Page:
And come see Dick and Jane’s Spot. The house, 101 N. Pearl St., is not just decorated because of the coming Christmas season. For the past 29 years, homeowners Richard C. Elliott and Jane Orleman (Dick and Jane also had a dog named Spot) sculpted and painted artwork outside their two-story house and showcase the work of 40 other artists on their front yard. The exterior features 10,000 bottle caps and 2,000 bike reflectors.

Seattle has commissioned Elliott to create artwork along a two-block retaining wall on Martin Luther King Jr. Way as part of the new light-rail project.

Need a pick-me-upper? Grab some coffee, but don’t utter “Starbucks.” The natives love the family-owned D & M Coffee (five locations). Or grab some ice cream at Winegar’s (three locations), a former dairy farm that for decades sold milk out of bottles to generations of Ellensburgers.

Also check out Kittitas Valley Historical Museum, 114 E. Third Ave.

1:30 p.m. (lunch)

This isn’t a hick town. Most restaurants feature premium wines. Business owners now realize Ellensburg should be a gateway to the wine community, with Yakima a 40-minute drive away and Walla Walla 2 ½ hours away.

Credit Valley Café, 105 W. Third St., and its owner, Gregory Beach, for putting a spotlight on wine here 20 years ago. His art-deco-style cafe and wine shop is one of the most acclaimed wine businesses in Eastern Washington, selling cult wines from Leonetti Cellar and Cayuse Vineyards. His cafe remains one of the best places to eat.

The lanky, distinguished, gray-haired Beach provides small-town hospitality. He’ll give visitors a Wine 101 course and some free tasting, too.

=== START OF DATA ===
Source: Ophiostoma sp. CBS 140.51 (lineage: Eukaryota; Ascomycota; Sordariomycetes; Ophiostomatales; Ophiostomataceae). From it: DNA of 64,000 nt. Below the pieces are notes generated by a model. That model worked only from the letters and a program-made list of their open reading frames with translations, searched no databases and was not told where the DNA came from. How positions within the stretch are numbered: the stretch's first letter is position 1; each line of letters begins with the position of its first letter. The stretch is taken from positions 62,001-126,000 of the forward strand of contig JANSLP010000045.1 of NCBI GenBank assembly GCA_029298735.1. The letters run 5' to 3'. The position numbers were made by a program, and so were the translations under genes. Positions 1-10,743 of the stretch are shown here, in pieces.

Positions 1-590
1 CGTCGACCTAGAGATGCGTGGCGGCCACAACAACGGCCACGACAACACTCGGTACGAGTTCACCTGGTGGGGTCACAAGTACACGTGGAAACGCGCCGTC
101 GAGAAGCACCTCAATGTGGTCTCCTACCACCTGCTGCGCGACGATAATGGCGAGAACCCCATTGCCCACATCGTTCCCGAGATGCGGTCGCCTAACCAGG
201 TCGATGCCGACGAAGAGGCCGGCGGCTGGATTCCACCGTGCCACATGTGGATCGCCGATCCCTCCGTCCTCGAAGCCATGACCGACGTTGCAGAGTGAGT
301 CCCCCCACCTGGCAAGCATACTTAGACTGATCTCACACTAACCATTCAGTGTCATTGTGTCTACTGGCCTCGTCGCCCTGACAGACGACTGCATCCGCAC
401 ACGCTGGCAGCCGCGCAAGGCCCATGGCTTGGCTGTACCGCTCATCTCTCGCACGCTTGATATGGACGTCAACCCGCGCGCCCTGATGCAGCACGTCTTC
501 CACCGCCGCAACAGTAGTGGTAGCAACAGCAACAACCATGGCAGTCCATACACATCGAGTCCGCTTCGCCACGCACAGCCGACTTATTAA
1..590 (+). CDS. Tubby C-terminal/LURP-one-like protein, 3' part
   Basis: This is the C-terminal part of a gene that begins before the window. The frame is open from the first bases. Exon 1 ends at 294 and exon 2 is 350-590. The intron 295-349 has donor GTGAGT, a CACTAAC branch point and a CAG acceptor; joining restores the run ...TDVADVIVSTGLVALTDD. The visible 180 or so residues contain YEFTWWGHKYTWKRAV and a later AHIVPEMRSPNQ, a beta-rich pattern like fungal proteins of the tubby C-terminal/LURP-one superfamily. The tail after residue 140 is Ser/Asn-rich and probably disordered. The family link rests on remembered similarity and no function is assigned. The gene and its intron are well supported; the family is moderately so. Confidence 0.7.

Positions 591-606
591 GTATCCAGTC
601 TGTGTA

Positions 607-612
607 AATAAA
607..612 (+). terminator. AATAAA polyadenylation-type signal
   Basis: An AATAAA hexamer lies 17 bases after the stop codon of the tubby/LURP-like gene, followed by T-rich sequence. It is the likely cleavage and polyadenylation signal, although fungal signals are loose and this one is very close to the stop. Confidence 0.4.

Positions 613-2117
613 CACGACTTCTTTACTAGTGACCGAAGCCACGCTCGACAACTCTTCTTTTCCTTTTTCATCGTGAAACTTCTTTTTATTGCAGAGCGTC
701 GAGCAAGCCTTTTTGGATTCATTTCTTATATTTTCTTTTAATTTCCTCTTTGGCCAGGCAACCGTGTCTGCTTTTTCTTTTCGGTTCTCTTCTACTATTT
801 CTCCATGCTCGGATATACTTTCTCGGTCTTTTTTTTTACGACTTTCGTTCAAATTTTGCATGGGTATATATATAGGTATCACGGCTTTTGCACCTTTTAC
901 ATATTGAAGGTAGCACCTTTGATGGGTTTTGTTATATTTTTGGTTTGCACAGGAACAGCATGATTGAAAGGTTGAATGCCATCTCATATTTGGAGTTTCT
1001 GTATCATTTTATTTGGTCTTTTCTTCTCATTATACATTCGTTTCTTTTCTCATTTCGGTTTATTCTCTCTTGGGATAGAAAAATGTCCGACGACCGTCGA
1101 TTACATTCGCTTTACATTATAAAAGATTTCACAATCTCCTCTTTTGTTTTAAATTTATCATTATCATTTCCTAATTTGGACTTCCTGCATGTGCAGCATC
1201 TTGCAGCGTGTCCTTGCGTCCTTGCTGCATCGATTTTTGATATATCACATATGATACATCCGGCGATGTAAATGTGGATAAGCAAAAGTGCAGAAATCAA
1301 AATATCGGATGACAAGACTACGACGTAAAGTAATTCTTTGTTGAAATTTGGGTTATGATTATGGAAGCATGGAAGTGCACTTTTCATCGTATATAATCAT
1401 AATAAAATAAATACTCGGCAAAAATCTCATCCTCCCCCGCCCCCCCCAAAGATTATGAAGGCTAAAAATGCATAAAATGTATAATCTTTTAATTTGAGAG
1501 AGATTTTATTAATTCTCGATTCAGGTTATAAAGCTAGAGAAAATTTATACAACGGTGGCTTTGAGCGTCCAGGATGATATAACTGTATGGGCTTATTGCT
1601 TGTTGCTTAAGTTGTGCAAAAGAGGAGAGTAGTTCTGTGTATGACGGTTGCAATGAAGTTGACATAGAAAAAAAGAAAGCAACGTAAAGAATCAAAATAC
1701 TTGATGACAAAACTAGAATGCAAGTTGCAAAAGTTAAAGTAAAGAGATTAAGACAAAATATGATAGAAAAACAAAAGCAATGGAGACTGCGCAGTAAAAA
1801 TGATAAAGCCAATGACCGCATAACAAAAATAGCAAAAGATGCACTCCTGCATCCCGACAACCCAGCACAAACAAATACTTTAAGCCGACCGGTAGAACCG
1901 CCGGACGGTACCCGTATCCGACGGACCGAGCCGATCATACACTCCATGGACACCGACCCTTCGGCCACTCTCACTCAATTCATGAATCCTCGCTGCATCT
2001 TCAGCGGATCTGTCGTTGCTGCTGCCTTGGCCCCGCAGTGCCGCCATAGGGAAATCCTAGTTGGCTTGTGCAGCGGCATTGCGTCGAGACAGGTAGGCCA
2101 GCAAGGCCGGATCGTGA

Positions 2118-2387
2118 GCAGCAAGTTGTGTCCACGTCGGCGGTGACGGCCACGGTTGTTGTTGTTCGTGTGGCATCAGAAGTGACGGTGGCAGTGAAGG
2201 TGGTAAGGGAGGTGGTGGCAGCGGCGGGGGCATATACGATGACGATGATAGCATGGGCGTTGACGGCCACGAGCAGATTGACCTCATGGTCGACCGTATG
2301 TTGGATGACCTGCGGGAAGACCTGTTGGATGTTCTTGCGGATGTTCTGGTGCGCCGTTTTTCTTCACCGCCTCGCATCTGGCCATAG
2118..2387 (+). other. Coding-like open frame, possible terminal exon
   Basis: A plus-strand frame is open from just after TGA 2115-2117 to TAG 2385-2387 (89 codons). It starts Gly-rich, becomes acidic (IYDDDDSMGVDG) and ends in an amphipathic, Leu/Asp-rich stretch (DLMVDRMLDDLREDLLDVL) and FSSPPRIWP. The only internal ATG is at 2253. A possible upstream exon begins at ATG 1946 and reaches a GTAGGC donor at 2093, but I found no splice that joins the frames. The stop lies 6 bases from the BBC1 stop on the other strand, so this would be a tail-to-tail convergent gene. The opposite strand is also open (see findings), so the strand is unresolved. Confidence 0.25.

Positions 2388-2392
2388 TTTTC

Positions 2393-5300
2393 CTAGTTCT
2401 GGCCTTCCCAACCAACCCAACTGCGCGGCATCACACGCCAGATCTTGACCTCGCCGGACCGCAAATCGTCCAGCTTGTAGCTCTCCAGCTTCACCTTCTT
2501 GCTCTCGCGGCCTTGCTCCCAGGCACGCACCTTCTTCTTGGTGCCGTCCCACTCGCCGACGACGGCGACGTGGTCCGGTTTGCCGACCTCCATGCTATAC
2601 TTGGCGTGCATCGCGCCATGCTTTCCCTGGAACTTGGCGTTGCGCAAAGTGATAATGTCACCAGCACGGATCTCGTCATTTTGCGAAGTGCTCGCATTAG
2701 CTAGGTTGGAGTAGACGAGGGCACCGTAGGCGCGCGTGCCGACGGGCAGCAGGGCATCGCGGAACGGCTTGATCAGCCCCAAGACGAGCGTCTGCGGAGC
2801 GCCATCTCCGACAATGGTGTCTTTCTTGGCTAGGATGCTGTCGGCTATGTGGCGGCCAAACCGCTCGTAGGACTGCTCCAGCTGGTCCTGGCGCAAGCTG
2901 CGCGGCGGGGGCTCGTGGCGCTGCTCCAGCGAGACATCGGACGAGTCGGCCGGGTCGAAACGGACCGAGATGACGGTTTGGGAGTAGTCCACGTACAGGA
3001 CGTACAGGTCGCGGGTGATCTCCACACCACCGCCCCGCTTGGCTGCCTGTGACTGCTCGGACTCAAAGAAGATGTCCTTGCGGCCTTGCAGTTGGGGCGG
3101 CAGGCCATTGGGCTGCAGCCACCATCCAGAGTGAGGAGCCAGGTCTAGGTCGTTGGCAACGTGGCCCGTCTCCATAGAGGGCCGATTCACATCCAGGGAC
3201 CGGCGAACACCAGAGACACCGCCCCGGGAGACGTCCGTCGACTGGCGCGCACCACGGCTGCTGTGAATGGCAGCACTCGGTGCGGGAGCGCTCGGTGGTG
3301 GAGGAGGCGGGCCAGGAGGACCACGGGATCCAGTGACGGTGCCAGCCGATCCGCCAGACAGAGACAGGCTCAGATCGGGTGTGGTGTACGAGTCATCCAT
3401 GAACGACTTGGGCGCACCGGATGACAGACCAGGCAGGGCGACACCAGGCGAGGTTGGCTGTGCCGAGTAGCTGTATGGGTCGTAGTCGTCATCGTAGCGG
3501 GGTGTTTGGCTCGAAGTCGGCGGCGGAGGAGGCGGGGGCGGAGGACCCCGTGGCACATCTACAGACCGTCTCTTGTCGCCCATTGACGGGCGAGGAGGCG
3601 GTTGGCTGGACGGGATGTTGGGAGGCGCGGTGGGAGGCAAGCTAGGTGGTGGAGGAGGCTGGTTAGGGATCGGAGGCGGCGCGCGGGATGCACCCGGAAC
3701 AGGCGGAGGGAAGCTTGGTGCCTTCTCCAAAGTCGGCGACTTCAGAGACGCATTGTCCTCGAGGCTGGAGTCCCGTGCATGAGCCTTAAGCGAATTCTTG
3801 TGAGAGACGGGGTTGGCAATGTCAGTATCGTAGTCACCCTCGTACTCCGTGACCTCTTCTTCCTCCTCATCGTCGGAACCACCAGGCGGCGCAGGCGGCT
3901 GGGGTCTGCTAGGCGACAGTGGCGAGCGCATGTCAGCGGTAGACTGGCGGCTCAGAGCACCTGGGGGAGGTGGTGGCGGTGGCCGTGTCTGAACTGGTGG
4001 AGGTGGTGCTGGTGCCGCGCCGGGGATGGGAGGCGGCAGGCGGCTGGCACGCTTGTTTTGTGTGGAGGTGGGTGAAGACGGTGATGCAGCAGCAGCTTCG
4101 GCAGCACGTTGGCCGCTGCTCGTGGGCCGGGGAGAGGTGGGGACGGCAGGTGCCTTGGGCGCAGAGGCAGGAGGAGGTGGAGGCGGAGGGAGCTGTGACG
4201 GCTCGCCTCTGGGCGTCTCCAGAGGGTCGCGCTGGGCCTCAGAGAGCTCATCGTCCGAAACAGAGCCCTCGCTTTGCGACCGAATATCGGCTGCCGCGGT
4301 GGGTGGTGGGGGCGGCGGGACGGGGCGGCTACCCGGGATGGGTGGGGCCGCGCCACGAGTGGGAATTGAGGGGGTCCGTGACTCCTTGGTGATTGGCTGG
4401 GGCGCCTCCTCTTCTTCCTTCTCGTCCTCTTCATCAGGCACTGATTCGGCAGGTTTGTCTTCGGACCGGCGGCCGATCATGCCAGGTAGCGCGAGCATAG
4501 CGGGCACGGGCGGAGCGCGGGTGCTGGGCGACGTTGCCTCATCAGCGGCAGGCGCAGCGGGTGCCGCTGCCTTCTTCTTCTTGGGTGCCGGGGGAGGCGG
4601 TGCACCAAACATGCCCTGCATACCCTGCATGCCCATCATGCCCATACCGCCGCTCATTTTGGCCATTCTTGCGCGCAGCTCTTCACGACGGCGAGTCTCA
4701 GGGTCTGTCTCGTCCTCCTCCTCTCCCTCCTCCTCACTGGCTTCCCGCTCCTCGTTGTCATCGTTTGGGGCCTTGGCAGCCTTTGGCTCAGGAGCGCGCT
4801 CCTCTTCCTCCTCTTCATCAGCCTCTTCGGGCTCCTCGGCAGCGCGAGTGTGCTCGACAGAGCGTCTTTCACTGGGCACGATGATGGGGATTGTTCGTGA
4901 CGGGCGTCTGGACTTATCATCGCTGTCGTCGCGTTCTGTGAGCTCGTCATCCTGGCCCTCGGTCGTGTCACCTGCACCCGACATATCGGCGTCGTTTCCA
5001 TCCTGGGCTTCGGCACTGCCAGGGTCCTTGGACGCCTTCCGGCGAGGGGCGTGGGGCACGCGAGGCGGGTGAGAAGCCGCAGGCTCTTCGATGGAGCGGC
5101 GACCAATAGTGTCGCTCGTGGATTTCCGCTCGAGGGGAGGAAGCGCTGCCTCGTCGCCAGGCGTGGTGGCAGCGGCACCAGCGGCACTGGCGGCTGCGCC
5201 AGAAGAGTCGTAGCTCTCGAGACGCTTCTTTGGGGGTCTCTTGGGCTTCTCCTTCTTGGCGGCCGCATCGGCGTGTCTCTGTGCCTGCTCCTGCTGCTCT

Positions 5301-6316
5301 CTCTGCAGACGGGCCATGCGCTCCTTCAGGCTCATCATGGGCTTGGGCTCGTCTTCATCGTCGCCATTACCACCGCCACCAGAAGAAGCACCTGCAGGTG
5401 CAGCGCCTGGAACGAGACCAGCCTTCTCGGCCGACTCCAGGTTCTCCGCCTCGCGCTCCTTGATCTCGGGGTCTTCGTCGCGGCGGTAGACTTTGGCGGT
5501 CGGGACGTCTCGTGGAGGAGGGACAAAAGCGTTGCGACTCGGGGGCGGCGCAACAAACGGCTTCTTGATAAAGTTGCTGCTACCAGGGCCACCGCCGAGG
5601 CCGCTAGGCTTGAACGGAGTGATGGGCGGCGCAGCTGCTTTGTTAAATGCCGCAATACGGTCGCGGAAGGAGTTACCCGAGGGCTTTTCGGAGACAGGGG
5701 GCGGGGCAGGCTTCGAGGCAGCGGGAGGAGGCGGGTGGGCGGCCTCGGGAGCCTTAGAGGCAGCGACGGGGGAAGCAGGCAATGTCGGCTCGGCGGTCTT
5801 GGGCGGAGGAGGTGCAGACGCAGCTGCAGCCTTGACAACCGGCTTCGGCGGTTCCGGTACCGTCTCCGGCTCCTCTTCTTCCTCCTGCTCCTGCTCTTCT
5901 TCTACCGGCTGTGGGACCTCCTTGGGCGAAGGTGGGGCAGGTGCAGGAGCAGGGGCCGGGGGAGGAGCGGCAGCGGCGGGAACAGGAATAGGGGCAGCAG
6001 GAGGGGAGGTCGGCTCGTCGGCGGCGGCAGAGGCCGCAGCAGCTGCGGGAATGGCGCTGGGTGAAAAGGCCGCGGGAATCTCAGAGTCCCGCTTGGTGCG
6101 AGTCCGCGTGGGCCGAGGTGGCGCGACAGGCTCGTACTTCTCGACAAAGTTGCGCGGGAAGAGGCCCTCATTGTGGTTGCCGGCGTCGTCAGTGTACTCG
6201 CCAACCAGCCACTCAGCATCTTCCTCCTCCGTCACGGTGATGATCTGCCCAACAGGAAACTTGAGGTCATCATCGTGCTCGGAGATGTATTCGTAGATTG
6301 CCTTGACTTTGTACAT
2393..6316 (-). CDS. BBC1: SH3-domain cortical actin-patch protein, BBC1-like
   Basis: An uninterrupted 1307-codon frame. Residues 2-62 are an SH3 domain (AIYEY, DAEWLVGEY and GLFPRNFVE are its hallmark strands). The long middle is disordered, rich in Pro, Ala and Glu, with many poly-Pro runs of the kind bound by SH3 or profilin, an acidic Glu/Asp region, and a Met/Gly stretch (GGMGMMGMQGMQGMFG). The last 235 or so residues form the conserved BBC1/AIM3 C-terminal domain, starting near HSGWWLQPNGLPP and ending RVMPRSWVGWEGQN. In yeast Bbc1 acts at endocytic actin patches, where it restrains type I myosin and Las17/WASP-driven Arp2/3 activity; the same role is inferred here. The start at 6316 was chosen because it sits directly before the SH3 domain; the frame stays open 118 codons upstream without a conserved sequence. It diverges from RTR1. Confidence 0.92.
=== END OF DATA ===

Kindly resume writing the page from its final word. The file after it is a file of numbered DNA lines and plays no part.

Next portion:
Or eat at Morelli’s Cafe Italiano, 423 N Main St., a popular lunch spot for local waiters and bartenders.

3 p.m.

Head south from downtown, turn on Umptanum Road, then go a quarter-mile past the Interstate 90 overpass to Irene Rinehart Riverfront Park. Stroll along the Yakima River, on a trail that leads to the city park and its lakes. It’s a 20-minute walk.

The park is “less than a mile from downtown Ellensburg, but you are out in the river, out in the dense forest. It’s kind of our little oasis,” said Brad Case, the city’s Parks and Recreation Center Director.

4 p.m.

Return to historic downtown. For a souvenir, visit the Ellensburg Agate & Bead Shop, 201 S. Main St., or Kim Khap Gems and Jewelry, 108 N. Main St., for the “Ellensburg Blue,” a distinctive agate — found only in this town — that jewelers make into earrings and necklaces.

Other stops of interest include Gifts of the Crow, 304 N. Pearl St., a novelty store, and Jaguar’s, 423 N. Pearl St., for Western-wear and rhinestone-studded purses.

Or grab a walking map of historic downtown from the Chamber of Commerce, 609 N. Main St., and tour the dozens of historic buildings.

5 p.m. (dinner)

Pearl’s on Pearl, 311 N. Pearl St., a wine bar and bistro, features a wine list that includes Walla Walla favorites such as Abeja and Isenhower Cellars.

For something more casual, head to The Tav, 117 W. Fourth Ave., a favorite local haunt where oldtimers, professors and students often gather for a beer or three.

Tan Vinh: 206-515-5656 or tvinh@seattletimes.com

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Northwest Weekend reporters pay for all travel, meals and accommodations. No subsidies or special offers unavailable to the general public have been accepted in preparation of this report.